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by (190 points)

3 Answers

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Not an easy one to answer, as even though Parish Councils 'should' follow national guidance, they are perfectly entitled to set there own pay structures.

However, to be an effective Parish Clerk the person is recommended (but not compelled) to hold the SLCCs ILCA and CiLCA Qualifications (some go on to complete the Community Governance courses as well).

The more qualified a Parish CLerk is and the more experience a Parish Clerk is, theoretically, the higher the pay should be, up to the maximum the particular Parish Council is willing to pay (or sometimes as the case may be, be able to afford).  I am aware in my own District of a very highly qualified Parish Clerk do their job for the same pay as someone who is unqualified, the reason being is that they are happy to do it.  They retired as a CIty Council Clerk and wanted something to keep themselves active and yes they have been publicly offered more and at the same meeting they have publically turned it down.

by (2.2k points)
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In order for the council to claim the General Power of Competence, they would need (amongst other things) to have a Clerk that is CiLCA qualified and I would say that this should be a compulsory requirement for any Clerk as it is a useful qualification to have in a very specialised profession.

What concerns me is that I have spoken with Clerks whose councils are not prepared to pay for them to do this training as they don't consider it valuable.  It is the same councils that think that they will get a good quality service from their clerk if they pay them a pittance.  But you pay peanuts, you get monkeys.

The national salary scheme is dependant on the size of the council, the councils staffing, finance and assets and not based on the qualification of the clerk and it is down to the council to decide the grading of their clerk.  However, the council should encourage the clerk to undertake training as it can only benefit the council to know that the procedures, guidance and advice the clerk gives is given through recognised training.
by (24.3k points)
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Out of interest what it an average hourly rate for a clerk with or without these qualifications and would this amount be for a clerk that does say 15 hours a week?
by (470 points)
There is no average rate for Clerks with or without qualification as the recommended pay is based on Local Government salary scales for all areas of local government and not just parish or town council clerks.
The current pay scales range from £17972 for full time up to £74217 depending on the size of the council...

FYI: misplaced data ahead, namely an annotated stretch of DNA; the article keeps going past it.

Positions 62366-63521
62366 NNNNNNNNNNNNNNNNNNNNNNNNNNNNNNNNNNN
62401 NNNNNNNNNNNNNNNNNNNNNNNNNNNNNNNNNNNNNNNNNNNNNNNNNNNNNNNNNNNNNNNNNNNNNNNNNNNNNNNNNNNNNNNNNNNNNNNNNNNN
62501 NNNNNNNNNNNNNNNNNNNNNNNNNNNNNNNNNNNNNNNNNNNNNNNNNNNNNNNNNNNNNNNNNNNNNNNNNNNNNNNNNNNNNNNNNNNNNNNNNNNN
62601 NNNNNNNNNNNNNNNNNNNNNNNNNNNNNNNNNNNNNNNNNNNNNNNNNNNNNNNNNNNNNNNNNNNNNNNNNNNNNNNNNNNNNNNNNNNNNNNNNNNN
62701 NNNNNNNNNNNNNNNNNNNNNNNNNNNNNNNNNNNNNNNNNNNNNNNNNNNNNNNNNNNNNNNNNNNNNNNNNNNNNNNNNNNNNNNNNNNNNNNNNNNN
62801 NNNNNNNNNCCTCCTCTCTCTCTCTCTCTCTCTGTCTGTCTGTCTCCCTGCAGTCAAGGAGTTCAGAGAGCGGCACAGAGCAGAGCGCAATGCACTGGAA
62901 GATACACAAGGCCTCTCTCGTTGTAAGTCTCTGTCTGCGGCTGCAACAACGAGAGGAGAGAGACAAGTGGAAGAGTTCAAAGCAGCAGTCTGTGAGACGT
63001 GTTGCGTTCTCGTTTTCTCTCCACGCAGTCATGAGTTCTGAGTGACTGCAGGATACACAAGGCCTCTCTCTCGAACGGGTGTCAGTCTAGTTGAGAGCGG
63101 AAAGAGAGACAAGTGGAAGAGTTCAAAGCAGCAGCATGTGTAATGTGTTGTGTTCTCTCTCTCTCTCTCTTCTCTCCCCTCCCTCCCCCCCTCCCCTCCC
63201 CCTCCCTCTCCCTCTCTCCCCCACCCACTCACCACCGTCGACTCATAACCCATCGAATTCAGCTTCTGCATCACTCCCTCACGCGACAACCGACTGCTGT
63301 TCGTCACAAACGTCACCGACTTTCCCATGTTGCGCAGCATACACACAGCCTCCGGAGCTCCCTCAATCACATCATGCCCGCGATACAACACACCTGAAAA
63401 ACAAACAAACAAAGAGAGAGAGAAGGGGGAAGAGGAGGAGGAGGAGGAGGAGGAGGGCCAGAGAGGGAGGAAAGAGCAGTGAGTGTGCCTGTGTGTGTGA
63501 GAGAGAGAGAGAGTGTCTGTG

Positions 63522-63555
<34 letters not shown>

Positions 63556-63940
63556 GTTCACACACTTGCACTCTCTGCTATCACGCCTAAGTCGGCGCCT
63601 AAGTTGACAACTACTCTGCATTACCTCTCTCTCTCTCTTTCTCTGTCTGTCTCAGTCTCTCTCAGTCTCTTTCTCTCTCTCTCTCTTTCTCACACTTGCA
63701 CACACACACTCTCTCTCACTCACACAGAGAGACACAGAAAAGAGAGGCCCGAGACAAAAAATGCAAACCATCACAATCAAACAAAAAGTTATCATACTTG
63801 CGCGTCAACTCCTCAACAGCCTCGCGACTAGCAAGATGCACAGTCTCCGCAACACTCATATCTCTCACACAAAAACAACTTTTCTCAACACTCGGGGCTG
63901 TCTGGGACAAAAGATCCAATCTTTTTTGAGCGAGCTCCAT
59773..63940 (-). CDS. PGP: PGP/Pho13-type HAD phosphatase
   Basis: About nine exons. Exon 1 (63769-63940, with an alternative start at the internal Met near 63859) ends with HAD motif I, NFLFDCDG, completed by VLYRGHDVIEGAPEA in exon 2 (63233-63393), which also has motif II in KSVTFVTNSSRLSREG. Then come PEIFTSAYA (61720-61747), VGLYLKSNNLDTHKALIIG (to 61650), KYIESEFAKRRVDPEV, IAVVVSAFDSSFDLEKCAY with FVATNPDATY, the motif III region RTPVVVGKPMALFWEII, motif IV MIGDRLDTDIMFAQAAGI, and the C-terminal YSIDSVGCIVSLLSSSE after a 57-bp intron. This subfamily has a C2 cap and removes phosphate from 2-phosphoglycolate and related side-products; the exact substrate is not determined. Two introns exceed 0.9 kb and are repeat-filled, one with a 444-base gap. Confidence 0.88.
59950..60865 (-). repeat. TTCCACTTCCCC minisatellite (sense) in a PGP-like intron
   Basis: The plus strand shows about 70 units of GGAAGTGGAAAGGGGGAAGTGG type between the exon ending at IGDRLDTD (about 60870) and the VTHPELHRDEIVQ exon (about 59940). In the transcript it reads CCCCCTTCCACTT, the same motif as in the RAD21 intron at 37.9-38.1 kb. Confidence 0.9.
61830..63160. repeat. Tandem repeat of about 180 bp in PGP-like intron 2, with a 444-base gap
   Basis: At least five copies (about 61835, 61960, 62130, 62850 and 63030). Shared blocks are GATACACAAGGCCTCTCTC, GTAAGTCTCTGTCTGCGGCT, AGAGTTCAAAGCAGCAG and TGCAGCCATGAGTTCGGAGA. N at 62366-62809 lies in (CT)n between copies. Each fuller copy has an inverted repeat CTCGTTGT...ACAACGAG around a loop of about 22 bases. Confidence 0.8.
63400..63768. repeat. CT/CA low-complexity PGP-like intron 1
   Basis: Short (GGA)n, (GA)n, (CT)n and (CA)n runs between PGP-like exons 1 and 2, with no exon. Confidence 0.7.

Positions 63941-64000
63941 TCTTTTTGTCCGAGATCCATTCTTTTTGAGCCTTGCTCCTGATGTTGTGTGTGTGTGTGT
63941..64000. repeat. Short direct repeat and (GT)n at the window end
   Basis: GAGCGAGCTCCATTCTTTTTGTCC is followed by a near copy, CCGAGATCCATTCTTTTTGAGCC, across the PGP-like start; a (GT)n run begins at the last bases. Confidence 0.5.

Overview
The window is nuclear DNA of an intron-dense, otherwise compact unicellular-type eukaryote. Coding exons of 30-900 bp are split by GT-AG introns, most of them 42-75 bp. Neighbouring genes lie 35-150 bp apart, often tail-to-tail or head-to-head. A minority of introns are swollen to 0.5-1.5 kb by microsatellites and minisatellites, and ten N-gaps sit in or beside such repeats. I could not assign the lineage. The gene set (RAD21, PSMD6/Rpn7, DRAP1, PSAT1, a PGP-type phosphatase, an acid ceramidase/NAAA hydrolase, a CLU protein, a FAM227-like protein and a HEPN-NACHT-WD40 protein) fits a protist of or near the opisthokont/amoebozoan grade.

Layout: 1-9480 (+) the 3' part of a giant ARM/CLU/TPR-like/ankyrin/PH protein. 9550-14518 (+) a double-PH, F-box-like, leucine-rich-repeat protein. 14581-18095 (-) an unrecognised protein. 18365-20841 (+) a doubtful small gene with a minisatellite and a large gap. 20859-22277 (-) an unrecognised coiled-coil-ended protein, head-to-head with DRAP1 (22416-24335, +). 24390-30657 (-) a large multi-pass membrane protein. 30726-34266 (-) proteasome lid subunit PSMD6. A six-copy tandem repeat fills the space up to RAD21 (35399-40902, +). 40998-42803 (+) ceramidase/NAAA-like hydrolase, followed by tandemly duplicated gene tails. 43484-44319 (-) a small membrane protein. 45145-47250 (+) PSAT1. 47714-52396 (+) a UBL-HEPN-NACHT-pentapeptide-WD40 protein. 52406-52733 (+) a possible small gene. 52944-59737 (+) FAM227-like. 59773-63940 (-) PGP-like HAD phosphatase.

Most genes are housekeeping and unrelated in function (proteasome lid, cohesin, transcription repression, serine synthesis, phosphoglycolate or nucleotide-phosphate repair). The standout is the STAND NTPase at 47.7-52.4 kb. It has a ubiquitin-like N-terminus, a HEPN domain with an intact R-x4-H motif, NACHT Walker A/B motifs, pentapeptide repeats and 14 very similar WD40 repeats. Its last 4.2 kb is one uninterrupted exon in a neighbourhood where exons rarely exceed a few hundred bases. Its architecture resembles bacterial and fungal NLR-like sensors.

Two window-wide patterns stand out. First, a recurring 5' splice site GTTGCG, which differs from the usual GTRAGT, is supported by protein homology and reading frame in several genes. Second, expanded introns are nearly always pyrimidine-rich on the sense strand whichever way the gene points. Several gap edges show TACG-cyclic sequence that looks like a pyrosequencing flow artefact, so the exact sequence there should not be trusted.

There is national guidance on pay scales for clerks, published jointly by the NALC and SLCC. Ask Google to find "National Agreement on Salaries and Conditions of Service of Local Council Clerks in England and Wales 2004" for you. The document defines councils by scale of operation and sets a range of pay grades for each. The pay scales are included in NALC Employment Briefing E02-18 - 2018-2019 National Salary Award, with a further (as yet unannounced) inflationary increase to be applied from 1 April.

It would be normal to start an inexperienced and/or unqualified clerk on the lowest scale point for that size of council (substantive, not points below) and to allow progression through the points with experience and qualifications. The spinal column points in the document relate to the pre-2019 NJC pay scales, but the current schedule of pay scales shows both the old and the new. I'm recruiting an LC2 at the moment, which starts at 30 on the old scale, or 24 on the new.

I've never put so much jargon in a single message before, but I hope once you have the document in front of you, this will make sense!
Is there an incentive to increase the number and scale of services offered by a council (and number of staff employed) in order to secure a higher pay grade?
The thinking behind the range of pay grades reflects the fact that no two jobs are alike. Even in small simple parish councils, the level of responsibility and complexity can vary significantly. One of my councils has a cemetery and the Clerk is expected to manage that in addition to the more conventional aspects of the role. Extra work can be remunerated through additional hours, but the cemetery carries a significant burden of responsibility, both legally and emotionally, in dealing with bereaved individuals and families. That is reflected in the grading of the job.
The council sets the salary for the clerk, as well as the action plan for the parish council.  To suggest that the clerk would want to increase their responsibilities and staffing levels to secure their own pay rise is a bit harsh!  I know a lot of Clerks who are greatly underpaid for the work that they do as the councillors have the view that as they are volunteers, the proper officer should be to.

If you were to take the responsibilities that clerks hold and reflect them into the private sector, you would be looking for someone who is Managing Director, Head of HR, Financial Director, Communications officer and Head of Customer Services, rolled into one.  Granted that some councils consist of a single clerk but some head teams of 20 or more...

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